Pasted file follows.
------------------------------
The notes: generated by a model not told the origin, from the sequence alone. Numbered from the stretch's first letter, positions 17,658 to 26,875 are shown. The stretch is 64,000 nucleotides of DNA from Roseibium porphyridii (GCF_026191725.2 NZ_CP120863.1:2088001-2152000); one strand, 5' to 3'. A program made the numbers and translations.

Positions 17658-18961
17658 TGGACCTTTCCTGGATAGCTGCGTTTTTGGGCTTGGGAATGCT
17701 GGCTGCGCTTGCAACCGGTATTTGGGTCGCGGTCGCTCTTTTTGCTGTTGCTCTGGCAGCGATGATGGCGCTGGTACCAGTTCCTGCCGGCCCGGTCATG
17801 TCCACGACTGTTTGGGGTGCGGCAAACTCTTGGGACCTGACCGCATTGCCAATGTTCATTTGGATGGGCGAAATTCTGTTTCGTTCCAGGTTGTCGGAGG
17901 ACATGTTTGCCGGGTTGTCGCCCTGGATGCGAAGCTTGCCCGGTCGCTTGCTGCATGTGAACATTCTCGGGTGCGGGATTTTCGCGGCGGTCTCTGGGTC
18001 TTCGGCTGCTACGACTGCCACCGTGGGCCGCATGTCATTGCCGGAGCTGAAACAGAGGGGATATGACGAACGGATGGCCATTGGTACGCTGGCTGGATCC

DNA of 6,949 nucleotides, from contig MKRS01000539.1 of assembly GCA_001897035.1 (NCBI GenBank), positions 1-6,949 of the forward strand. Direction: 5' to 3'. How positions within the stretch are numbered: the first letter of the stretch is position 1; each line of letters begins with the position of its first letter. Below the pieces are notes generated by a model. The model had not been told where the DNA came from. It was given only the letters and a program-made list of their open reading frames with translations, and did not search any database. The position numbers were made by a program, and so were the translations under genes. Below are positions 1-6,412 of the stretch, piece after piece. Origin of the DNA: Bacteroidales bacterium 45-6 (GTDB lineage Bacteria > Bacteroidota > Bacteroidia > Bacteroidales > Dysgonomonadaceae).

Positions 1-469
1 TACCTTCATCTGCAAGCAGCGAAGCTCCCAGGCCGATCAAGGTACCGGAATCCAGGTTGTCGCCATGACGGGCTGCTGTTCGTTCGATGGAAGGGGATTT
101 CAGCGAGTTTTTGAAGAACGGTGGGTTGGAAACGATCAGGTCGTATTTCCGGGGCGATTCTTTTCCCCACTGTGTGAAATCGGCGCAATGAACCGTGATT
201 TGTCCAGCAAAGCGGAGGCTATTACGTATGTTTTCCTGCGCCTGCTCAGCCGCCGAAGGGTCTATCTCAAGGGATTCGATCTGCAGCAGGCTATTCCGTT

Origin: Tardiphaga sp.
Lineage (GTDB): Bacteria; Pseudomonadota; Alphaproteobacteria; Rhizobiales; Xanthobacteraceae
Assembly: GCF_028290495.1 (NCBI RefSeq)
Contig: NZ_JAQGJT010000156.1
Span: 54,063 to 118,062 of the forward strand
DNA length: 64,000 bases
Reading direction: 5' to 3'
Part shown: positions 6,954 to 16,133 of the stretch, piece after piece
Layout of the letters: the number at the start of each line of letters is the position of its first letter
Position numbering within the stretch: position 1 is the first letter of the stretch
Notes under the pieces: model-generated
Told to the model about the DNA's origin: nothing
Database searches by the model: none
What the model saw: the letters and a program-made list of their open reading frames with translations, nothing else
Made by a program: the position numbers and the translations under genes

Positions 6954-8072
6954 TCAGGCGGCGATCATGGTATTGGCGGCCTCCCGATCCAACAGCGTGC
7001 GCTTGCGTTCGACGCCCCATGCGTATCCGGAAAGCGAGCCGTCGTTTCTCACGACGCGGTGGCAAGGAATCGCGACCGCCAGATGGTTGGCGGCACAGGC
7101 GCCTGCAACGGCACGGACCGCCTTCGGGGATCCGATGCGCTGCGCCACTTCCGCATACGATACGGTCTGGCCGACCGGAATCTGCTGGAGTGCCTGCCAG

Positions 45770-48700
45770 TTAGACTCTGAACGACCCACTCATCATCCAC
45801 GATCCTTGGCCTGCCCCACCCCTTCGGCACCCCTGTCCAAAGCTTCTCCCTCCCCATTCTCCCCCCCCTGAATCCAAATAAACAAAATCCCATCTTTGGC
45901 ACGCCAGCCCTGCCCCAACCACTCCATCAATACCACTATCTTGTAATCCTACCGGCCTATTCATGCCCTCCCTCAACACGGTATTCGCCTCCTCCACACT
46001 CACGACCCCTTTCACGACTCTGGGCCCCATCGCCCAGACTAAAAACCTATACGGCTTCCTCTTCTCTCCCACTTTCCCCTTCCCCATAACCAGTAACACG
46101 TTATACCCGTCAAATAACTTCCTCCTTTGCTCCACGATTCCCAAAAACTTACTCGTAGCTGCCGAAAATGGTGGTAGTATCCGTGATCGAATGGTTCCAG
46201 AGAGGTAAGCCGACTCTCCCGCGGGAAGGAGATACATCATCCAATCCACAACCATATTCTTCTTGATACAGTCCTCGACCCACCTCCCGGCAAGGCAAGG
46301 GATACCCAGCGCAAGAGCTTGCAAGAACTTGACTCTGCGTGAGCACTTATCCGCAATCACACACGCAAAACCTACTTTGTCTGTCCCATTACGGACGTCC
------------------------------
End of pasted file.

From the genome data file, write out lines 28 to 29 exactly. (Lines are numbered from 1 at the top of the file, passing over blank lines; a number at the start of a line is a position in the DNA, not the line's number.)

Positions 6954-8072
6954 TCAGGCGGCGATCATGGTATTGGCGGCCTCCCGATCCAACAGCGTGC